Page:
“Broken Coastline” has been my song for the last 3-4 months. It wrecks me. Maybe there’s a corollary between it being so heartbreaking and the last couple of years being so heartbreaking? Could be. But man, when Peter Bradley Adams strums that mournful guitar, I feel like he’s strumming the strings of my heart.
This song is simple:
A neat and tidy 3:29. Harmonically it’s simple and instrumentally it’s simple. The entire song is built around one acoustic guitar and two voices woven in harmony like dragonflies dancing across a pond and tied together by an ambient synth drone that sounds like the folk version of an Indian tanpura.
But my goodness does that drone do a lot. It places the song in a sonic landscape that feels as expansive and exposed as a beach on a cold, winter day. Such a great reminder to all of us songwriters out there how much power subtle, textural elements can add.
As a connoisseur of visual, descriptive lyrics, the first verse is a fine wine:
I’ve been driving a broken coastline
Holding on to everything I want
I’ve been trying to make this all mine
Pushing faster before the light is gone
You had me at “I’ve been driving a broken coastline.” I’m not even from California, but I picture this song being set there. I believe on “The 1” you can ride the coast all the way from LA to SF. The idea of someone driving “The 1” for hours to visit a fraught love that probably doesn’t deserve them—it’s devastating. It’s specific, it cuts, and most importantly, I can see it in my mind.
As any knockout hook should, the turn at the end of the chorus lands the whole song.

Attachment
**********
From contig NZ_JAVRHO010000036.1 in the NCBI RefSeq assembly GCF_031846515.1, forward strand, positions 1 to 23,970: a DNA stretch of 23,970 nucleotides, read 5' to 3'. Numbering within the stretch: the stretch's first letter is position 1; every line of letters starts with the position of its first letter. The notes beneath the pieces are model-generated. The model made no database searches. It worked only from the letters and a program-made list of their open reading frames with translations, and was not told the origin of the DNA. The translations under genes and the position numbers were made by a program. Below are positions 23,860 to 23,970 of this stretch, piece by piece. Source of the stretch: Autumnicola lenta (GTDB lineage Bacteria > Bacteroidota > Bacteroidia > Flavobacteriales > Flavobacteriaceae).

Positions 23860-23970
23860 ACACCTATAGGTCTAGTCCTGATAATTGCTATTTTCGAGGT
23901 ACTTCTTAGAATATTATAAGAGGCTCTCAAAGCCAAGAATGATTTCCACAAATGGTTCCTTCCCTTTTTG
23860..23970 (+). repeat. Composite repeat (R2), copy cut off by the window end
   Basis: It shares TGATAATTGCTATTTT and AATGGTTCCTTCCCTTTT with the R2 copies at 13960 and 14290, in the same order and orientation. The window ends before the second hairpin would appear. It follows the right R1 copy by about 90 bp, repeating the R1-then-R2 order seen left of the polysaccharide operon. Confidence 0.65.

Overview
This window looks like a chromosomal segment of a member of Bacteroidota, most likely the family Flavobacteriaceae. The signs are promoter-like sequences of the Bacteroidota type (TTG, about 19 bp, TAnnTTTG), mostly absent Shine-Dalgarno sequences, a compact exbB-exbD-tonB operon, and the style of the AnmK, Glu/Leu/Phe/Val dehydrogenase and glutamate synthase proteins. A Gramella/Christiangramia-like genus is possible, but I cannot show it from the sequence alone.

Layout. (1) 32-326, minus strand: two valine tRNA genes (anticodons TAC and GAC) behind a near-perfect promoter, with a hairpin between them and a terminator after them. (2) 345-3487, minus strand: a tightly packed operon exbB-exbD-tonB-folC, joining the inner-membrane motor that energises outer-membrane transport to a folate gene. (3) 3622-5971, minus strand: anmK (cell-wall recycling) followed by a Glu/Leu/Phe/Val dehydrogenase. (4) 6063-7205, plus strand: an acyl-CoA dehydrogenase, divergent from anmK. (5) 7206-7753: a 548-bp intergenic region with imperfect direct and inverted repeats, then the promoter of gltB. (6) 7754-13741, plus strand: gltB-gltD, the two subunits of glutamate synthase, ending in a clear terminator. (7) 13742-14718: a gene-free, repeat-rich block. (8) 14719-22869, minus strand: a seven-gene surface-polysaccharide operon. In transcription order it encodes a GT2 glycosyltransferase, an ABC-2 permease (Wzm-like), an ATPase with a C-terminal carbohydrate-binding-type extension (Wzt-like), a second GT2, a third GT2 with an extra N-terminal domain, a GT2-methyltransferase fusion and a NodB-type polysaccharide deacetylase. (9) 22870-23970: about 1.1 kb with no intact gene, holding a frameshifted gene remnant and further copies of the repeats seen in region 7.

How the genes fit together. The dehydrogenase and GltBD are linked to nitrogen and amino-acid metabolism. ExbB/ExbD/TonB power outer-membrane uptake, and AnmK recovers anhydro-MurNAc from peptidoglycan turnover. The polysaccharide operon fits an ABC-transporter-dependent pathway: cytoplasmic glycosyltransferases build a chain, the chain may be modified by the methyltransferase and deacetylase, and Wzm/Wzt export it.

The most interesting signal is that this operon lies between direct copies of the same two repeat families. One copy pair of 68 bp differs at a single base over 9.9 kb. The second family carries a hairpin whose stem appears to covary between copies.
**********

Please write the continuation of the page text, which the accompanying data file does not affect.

Will there be a place for me
If I can’t drive anymore?
Our pained protagonist asks, would I ever see you if I didn’t trek my ass out here for you? We’ve all had unbalanced relationships. Forsaken affairs where one person was more invested than the other. Maybe you’ve chased a heart that was out of reach? Maybe your love for someone blew away while your partner’s deepened?
If you’re like me, you’ve been on both sides. Neither is great. But my goodness, the former stings. This is a songwriting masterclass: distilling a familiar feeling into a few agonizing words wrapped in a haunting melody.
Down Like Silver consists of Peter Bradley Adams and Caitlin Canty. These fine song craftspeople remain fairly mysterious. There are no videos of them playing live on YouTube nor is there a music video for this song. But we don’t need to see them to hear the power of their music. And when Peter adds his lower vocal harmony on the second verse, he may have as well added the Boston Symphony Orchestra. As someone who knows the challenges of singing harmony across gender, their blended sound is of the highest caliber.
With Peter dropping his harmony at the top of the second verse, one may infer that with every new section a new layer will join the fray. Lord knows if this was my song, I’d add bass and percussion at the chorus, mandolin, and fiddle at the top of verse 3, and by the end, we’d be in full-fledged “everybody-get-on-the-stage-at-the-end-of-the-festival” territory. But in this arrangement, the only addition following Peter’s voice is a truly understated (but beautifully recorded) upright bass that is introduced after the first chorus.
This discipline and restraint should be applauded. This is the kind of deeply tasteful music arranging that only greats like T Bone Burnett and Gillian Welch have mastered.
I honestly thought at this point in my life no song built around a strummed acoustic guitar could affect me like this. I thought I was numb to it. But here we are. This song leaves me feeling like I just got out of a lake without a towel and the sun is masked behind clouds.
One element that contributes to this song’s mysteriousness is that “Broken Coastline” is in Ab major, a half-step above the considerably more ubiquitous G major. I do believe our ears identify this even if our brains do not.
My writing may be extra, but this song is certainly not. It’s nothing short of perfect. As a songwriter, I feel like I have a lot to learn.